In part 1 of this blog I wrote about my introduction to this bastion of tradition among bodegas in Rioja. We pick up the story about the most distinctive of their wines, the Viña Tondonia Blanco Gran Reserva. This aged white wine, like the red Gran Reserva, spends nearly ten years maturing in barrel, during which time the wine is racked twice a year – that is, piped to another barrel so as to leave the lees behind. Cash flow is not king at Heredia – there are 12,900 barrels in the 135 year old cellars.
Finally the wine is drawn off, clarified with egg whites but not filtered, and bottled, the corks then being sealed with red wax. Even once bottled, the GR spends several more years in the cellars. Slumbering peacefully in the cool but damp air, the bottles all but disappear behind a curtain of cobwebs; the spiders are not just tolerated but encouraged, for they eat the fruit flies that would otherwise attack the corks.
This ageing regime is far in excess of the requirements laid down by Rioja DOCg for white Gran Reserva, which is at least one year in barrel and a minimum of four years in the cellar in total.
Eventually judged ready, the bottles are brought up, washed and labelled; the bottle is caged in a trellis of gold wire, and then wrapped in tissue paper printed with the family crest. Though beautiful to behold, the original purpose of the wax seal and cage was in fact mundane: to prevent substitution of inferior wine, a trick played on the Nazi regime at every opportunity during the second world war.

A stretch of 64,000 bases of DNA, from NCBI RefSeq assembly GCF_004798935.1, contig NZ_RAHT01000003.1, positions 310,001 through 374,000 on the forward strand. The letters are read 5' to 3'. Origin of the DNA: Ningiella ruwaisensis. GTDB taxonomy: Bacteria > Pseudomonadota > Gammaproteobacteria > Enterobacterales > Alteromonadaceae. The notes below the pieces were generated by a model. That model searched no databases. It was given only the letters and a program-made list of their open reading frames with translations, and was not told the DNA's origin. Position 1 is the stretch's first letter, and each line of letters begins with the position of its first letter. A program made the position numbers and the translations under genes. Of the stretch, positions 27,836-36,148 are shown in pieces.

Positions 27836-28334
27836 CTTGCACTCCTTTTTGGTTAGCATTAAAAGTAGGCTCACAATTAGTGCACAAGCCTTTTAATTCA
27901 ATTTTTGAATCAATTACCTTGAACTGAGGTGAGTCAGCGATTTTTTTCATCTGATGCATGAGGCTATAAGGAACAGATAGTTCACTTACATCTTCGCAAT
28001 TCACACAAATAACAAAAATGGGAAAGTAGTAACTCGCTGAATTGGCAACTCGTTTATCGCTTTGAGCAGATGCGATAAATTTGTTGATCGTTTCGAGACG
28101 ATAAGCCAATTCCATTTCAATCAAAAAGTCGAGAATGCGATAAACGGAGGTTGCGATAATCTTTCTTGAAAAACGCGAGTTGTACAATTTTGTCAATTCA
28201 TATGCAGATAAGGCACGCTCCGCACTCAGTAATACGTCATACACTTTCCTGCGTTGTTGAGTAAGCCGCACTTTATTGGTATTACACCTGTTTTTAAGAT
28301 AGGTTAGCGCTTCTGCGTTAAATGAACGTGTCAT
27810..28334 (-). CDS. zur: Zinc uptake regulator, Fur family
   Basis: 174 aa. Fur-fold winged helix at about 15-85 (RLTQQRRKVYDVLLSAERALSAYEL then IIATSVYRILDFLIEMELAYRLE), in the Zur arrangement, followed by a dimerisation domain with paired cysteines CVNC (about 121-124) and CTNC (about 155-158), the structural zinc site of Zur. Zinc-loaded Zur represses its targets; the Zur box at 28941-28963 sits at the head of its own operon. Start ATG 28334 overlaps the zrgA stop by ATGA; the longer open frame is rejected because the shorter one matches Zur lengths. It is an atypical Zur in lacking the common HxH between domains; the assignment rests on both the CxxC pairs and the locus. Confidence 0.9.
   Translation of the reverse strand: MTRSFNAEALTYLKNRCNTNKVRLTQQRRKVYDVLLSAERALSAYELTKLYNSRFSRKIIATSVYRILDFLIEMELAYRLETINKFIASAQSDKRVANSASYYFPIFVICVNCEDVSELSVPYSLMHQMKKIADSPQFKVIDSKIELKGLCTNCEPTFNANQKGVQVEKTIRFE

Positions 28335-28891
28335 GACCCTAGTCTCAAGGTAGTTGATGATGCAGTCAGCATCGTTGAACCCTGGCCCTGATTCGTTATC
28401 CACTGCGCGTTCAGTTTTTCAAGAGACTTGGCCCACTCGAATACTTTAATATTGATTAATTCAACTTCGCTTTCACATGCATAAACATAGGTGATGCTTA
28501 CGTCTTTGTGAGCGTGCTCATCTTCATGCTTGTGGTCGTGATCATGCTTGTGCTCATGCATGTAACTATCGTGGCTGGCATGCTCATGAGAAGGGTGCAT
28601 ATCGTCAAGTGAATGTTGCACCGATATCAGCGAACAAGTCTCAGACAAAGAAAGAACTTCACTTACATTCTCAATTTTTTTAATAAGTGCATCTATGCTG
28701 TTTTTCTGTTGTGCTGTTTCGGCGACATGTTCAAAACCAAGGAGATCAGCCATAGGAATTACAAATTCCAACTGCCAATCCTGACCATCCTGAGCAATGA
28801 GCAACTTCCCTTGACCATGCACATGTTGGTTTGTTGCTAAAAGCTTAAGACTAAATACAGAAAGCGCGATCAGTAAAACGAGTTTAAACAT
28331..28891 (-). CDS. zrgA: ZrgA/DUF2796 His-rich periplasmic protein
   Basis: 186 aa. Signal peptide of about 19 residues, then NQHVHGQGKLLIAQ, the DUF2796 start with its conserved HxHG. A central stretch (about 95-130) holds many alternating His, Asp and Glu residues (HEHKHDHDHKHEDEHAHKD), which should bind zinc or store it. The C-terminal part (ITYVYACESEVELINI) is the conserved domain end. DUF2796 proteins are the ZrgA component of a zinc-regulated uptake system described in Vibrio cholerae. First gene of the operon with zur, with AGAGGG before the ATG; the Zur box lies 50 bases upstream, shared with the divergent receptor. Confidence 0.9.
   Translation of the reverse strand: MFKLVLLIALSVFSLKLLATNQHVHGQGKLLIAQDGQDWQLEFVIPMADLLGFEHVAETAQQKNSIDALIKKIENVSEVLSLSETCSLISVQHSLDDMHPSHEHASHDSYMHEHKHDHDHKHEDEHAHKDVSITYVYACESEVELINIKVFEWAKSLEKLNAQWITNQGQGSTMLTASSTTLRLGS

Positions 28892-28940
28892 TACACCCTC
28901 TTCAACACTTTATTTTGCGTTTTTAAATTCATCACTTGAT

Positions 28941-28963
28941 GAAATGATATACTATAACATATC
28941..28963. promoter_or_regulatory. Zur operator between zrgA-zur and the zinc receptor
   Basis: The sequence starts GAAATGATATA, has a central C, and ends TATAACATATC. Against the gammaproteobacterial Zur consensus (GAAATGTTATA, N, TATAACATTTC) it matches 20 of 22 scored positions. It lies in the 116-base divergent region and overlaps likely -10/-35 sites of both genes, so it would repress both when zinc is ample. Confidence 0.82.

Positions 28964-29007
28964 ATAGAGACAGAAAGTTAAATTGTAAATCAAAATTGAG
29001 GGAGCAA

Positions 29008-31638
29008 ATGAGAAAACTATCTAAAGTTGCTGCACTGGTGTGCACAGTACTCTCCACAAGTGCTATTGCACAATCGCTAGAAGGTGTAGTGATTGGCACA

Once on the market, this wine is ready for drinking, but there is no rush! Like a good Sauternes, it keeps for decades, deepening in colour and gaining complexity. But this is not a sweet wine. On first acquaintance it is obviously dry, but to make a fuller description is not so easy; indeed, Maria-Jose advises not even to try! There is a beautiful backbone of acidity that never seems to fade, but what are the flavours that envelope it? Quince maybe, or preserved lemons, but at the same time there is a hint of salt like a Manzanilla. It taxes even Masters of Wine such as Simon Field of Berry Bros & Rudd, who wrote as their buyer for Spain, of the 1991 vintage:
‘The taster’s pen gets carried away ( probably because he finds it hard to spit the wine out during a professional tasting) and starts writing, in a somewhat inchoate fashion, a ‘sentence’ along the following lines; waxy, banana, decadent, lanolin, pear-skin, citron pressé, bitter sweet symphony, wonderful, is there any more…..…What more is there to say?’
No, there is nothing more to say; well, just one thing: taste some yourself, perhaps at The Harrow at Little Bedwyn, and discover the bodega that dances to a different beat. The Blanco should be chilled just slightly – no need to decant – and drunk either by itself, perhaps as an aperitif, or with tapas, seafood, smoked salmon, or fish or chicken in a creamy sauce – and it’s one of the few wines that complements asparagus perfectly.